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Oxalic Acid?


oregonisaac
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Someone told me I need to watch how much kale I am eating because of oxalic acid. I eat around 1/2 to a whole bunch of kale almost every day, big kale salads, smoothies, etc...

 

Anyone done the homework on oxalic acid?

 

From my cursory search it looks like it might be depleting me of important stuff, which I maybe should get some blood work done to confirm, since I have been wanting to do that anyway.

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how do you prepare kale?

 

i don't know if you make it ths way bt anyway, usually you throw the first water when you are "softening" kale before you cook them.

but you see, i don't know how this goes for steaming, i guess it probably flushshes in the water beneath

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go here:

http://www.nal.usda.gov/fnic/foodcomp/Data/Other/oxalic.html

 

kale seems to have a relatively low level of OA compared to other foods (spinach and collard have way more!). that amaranth at the top of the list... i wonder if that's the leafy greens part or the seed/grain... i don't like the greens but i eat the seeds a lot.......

 

 

 

just curious... what nutrients did this friend say you would be depleting?

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The link that I found shows the foods that are high, moderate, and low in oxalic acid.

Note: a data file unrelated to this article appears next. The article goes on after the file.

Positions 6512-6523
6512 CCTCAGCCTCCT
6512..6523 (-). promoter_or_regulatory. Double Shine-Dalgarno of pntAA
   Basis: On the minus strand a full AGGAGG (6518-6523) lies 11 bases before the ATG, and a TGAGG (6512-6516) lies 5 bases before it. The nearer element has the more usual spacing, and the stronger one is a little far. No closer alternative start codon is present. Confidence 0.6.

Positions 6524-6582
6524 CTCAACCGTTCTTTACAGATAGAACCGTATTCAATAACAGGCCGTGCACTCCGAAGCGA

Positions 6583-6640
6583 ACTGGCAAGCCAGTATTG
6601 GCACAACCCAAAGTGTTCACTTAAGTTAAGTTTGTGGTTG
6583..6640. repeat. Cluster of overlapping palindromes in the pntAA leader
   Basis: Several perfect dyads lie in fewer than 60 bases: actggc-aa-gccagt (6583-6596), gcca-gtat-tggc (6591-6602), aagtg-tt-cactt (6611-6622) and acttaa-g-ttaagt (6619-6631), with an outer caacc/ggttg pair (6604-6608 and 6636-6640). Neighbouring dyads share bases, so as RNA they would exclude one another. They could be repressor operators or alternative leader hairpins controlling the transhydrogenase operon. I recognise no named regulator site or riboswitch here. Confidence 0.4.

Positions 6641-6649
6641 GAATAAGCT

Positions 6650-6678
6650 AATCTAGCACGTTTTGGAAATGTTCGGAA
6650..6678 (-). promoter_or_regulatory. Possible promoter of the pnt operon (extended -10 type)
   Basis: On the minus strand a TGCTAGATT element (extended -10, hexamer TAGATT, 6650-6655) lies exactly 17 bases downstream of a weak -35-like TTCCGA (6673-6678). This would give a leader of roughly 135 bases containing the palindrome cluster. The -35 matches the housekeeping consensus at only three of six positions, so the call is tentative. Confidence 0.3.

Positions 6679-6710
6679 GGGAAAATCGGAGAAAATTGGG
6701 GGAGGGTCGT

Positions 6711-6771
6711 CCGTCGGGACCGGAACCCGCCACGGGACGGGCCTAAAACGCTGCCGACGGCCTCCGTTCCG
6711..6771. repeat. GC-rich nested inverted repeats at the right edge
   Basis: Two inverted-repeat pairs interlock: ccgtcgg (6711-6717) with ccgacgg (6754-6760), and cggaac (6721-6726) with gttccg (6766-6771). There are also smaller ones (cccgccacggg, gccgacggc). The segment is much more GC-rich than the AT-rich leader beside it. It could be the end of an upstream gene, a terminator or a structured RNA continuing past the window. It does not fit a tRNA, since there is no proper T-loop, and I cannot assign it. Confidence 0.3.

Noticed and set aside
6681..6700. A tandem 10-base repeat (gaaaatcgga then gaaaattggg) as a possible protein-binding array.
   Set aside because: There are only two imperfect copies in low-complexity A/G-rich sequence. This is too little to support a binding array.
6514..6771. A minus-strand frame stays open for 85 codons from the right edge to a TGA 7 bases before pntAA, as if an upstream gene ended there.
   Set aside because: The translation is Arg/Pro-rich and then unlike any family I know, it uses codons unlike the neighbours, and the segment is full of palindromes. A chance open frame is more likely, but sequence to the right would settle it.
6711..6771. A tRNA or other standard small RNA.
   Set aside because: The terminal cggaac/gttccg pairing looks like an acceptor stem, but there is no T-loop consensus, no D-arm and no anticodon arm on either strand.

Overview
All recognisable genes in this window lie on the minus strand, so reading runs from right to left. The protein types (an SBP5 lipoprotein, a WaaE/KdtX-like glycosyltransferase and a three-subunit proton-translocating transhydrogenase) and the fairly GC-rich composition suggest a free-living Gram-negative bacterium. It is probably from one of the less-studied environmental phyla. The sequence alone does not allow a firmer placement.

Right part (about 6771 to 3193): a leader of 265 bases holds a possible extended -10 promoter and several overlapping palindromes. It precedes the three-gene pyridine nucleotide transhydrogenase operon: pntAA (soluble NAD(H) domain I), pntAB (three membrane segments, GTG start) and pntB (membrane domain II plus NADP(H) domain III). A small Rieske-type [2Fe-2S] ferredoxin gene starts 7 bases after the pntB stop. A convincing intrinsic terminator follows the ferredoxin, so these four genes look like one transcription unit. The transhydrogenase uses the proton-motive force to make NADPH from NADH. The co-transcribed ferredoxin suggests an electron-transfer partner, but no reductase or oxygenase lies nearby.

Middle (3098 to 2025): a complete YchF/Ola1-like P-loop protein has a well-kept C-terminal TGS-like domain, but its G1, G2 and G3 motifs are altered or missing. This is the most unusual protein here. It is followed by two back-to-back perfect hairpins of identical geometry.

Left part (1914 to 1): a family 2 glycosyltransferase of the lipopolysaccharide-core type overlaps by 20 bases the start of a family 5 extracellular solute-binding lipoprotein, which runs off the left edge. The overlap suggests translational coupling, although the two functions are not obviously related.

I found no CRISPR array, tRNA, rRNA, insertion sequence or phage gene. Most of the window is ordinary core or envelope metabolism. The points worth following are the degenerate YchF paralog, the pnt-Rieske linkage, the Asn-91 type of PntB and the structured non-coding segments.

http://patienteducation.upmc.com/Pdf/LowOxalateDiet.pdf

 

It stems from the fact that oxalate binds to calcium and forms a big molecule that has a hard time passing through the kidneys when it forms a big enough stone. Seems to me that if you just keep in mind moderation in all things, then you should be alright. Kale is wonderful, but there is such a thing as too much of a good thing. Moderation and Variety is the way to go.

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The link that I found shows the foods that are high, moderate, and low in oxalic acid.

 

http://patienteducation.upmc.com/Pdf/LowOxalateDiet.pdf

 

It stems from the fact that oxalate binds to calcium and forms a big molecule that has a hard time passing through the kidneys when it forms a big enough stone. Seems to me that if you just keep in mind moderation in all things, then you should be alright. Kale is wonderful, but there is such a thing as too much of a good thing. Moderation and Variety is the way to go.

 

Not the kidneys, that's not where nutrients are absorbed. It binds nutrients, calcium and others, and they're then not absorbed into the enterocytes of the small intestine. But, as previously noted, it generally wouldn't be to the extent that it's going to cause nutrient deficiency assuming you eat an overall balanced diet.

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More info from Wikipedia:

 

Oxalate is an excellent ligand for metal ions, where it usually binds as a bidentate ligand forming a 5-membered MO2C2 ring. An illustrative complex is [Fe(C2O4)3]3-. The affinity of divalent metal ions is sometimes reflected in their tendency to form insoluble precipitates. Thus, oxalic acid also combines with metals such as calcium, iron, sodium, magnesium, and potassium in the body to form crystals of the corresponding oxalates, which irritate the gut and kidneys. Because it binds vital nutrients such as calcium, long-term consumption of foods high in oxalic acid can lead to nutrient deficiencies. Healthy individuals can safely consume such foods in moderation, but those with kidney disorders, gout, rheumatoid arthritis, or certain forms of chronic vulvar pain (vulvodynia) are typically advised to avoid foods high in oxalic acid or oxalates. Conversely, calcium supplements taken along with foods high in oxalic acid can cause oxalic acid to precipitate in the gut and drastically reduce the levels of oxalate absorbed by the body (by 97% in some cases.)[3][4] The calcium oxalate precipitate (better known as kidney stones) obstruct the kidney tubules.